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| be Waste Wise | March 28, 2020

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From the Microfactory to the Circular Economy

From the Microfactory to the Circular Economy
February 21, 2020 @ 8:00 am – 9:00 am UTC Timezone

Click here to register for this panel.

Following China’s effective ban on importing many waste materials for recycling, many developed nations, including Australia, are being forced to rethink their waste strategies to encourage more effective waste separation and recycling regimes, a dramatic change that has challenged the ability of the resource sector to upskill rapidly and in ways that few are prepared for. Veena Sahajwalla has pioneered and championed localized waste processing and recycling in high-tech microfactories as an essential first step to the circular economy. Capable of processing even toxic materials within a small space using specialised machines, these have the potential to renew the value of materials that are presently lost within our more traditional and centralized waste processing systems. In this conversation Veena outlines her vision for the microfactory and its potential role in furthering a genuinely circular economy.


Veena Sahajwalla, Founding Director, Centre for Sustainable Materials Research and Technology (SMaRT)

Australian Research Council (ARC) Laureate Professor Veena Sahajwalla is an internationally recognised materials scientist, engineer and inventor revolutionising recycling science. She is renowned for pioneering the high temperature transformation of waste in the production of a new generation of ‘green materials.’ In 2018 Veena launched the world’s first e-waste microfactory and in 2019 she launched her plastics microfactory, a recycling technology breakthrough. As the founding Director of the Centre for Sustainable Materials Research and Technology (SMaRT) at the University of New South Wales, Sydney, she is producing a new generation of green materials and products made entirely, or primarily, from waste. Veena also heads the ARC Industrial Transformation Research Hub for ‘green manufacturing’, a leading national research centre that works in collaboration with industry to ensure new recycling science is translated into real world environmental and economic benefits.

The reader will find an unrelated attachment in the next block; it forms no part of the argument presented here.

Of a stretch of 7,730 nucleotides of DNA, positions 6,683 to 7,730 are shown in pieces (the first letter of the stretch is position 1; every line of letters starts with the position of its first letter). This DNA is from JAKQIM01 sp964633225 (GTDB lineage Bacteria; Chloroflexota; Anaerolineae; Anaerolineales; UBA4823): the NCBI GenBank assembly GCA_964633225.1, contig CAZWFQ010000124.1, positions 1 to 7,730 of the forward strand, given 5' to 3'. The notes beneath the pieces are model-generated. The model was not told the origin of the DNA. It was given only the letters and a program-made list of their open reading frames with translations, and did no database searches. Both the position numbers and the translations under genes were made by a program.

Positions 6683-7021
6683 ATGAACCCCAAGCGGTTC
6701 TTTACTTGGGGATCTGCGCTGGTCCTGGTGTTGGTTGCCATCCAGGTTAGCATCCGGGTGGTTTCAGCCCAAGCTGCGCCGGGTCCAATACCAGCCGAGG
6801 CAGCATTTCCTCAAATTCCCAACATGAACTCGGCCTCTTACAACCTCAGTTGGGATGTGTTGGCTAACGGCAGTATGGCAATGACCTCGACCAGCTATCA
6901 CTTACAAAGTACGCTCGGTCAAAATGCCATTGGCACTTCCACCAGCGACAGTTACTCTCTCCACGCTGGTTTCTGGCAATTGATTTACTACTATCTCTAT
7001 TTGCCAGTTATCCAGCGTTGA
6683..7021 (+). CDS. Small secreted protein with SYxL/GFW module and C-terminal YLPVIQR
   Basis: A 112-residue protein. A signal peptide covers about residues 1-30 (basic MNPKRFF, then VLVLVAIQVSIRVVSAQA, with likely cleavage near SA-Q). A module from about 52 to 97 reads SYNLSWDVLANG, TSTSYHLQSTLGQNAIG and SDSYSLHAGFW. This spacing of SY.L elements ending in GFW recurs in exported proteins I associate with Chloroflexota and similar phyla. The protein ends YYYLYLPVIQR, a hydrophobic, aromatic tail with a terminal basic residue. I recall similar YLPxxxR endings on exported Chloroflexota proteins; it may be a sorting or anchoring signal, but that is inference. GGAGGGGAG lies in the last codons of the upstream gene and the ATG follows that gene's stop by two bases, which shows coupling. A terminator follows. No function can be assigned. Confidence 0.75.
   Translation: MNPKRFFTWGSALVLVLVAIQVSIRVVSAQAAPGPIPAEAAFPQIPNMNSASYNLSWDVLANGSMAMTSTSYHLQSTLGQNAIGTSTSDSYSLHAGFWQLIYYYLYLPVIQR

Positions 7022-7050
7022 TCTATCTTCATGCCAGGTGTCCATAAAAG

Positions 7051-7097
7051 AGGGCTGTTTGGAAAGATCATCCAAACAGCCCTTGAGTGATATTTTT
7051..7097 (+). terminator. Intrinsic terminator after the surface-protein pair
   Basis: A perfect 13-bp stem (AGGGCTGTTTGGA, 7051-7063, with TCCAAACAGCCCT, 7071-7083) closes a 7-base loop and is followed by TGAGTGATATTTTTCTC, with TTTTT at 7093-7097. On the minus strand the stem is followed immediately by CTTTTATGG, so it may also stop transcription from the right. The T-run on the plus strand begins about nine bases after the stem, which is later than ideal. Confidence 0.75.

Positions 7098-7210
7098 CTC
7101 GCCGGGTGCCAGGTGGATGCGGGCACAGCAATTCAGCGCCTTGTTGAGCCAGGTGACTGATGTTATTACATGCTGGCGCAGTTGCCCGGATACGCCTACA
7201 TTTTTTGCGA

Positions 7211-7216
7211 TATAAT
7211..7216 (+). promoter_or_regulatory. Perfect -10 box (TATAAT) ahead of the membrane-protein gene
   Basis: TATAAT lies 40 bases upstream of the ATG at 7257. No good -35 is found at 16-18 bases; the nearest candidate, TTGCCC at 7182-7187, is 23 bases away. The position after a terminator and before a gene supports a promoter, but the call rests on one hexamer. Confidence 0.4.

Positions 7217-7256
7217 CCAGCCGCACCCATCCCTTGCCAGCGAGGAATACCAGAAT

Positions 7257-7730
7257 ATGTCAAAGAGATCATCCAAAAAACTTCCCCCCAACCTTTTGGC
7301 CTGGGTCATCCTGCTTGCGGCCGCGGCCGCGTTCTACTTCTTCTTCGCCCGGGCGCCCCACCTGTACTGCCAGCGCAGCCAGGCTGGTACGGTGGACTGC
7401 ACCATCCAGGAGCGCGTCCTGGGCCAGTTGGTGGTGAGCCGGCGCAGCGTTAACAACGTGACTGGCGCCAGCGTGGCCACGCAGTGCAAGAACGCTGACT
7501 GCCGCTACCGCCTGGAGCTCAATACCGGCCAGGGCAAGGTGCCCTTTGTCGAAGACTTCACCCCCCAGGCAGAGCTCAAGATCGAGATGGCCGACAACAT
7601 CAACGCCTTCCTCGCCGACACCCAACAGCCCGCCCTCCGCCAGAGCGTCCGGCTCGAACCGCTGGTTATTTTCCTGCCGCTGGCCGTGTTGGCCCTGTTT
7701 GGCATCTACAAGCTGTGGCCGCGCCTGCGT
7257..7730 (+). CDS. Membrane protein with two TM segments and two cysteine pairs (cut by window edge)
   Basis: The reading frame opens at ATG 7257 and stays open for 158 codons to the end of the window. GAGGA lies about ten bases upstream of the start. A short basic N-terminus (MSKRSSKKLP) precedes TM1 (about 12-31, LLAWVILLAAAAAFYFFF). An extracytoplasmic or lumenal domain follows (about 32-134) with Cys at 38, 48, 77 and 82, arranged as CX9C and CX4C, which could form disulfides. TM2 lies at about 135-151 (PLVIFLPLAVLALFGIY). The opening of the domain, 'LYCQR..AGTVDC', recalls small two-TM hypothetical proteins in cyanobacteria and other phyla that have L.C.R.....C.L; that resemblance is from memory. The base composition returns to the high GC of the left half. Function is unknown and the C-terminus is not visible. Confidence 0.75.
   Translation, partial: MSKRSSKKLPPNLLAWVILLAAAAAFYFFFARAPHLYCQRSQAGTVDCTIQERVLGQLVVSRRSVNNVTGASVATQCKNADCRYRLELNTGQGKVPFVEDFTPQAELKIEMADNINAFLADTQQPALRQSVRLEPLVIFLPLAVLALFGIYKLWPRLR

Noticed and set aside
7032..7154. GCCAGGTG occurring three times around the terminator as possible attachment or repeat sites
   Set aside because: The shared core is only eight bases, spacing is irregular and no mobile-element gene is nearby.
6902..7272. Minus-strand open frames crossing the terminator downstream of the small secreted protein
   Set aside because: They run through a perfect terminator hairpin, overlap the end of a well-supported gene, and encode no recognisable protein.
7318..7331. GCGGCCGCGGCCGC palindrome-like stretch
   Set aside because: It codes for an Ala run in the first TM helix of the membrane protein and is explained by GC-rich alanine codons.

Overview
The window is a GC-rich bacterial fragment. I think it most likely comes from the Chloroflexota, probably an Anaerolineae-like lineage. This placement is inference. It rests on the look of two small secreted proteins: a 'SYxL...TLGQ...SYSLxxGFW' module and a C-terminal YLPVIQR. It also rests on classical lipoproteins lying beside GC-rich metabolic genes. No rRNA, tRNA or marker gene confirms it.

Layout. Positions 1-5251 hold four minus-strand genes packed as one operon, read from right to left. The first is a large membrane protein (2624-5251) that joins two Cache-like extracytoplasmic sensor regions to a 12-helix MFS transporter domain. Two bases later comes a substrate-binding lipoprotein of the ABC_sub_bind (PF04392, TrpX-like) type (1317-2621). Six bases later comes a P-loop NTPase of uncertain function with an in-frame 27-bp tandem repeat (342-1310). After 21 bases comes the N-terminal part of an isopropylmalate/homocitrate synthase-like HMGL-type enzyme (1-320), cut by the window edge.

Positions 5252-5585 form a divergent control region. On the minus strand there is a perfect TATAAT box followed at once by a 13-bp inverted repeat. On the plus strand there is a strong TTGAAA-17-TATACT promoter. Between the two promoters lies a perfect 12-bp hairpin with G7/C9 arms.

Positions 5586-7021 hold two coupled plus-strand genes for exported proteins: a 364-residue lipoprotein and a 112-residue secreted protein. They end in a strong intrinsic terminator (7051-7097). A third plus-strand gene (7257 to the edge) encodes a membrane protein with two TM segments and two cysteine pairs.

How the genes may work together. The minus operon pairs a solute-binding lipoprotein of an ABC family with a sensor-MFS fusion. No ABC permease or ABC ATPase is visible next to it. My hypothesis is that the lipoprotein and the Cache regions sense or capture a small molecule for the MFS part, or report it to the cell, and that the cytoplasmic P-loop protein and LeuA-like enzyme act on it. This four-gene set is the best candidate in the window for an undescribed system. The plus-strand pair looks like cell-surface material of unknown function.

Robert Crocker, Deputy Director, China Australia Centre for Sustainable Development

Robert Crocker (moderator) is Deputy Director of the China Australia Centre for Sustainable Development, a partnership with Tianjin University, where he is also a guest researcher. His research focuses on the relationship between consumption, waste and design for sustainability. He recently published two collections of essays, the first on the circular economy, Unmaking Waste (EmeraldInsight, 2018) and the second on reuse, Subverting Consumerism (Routledge, 2018). His book, Somebody Else’s Problem: Consumerism, Sustainability and Design (Greenleaf 2016), won gold in the Axiom Best Business Books awards for 2017, and is planned to be reissued in an expanded second edition in 2020.

Click here to register for this panel.

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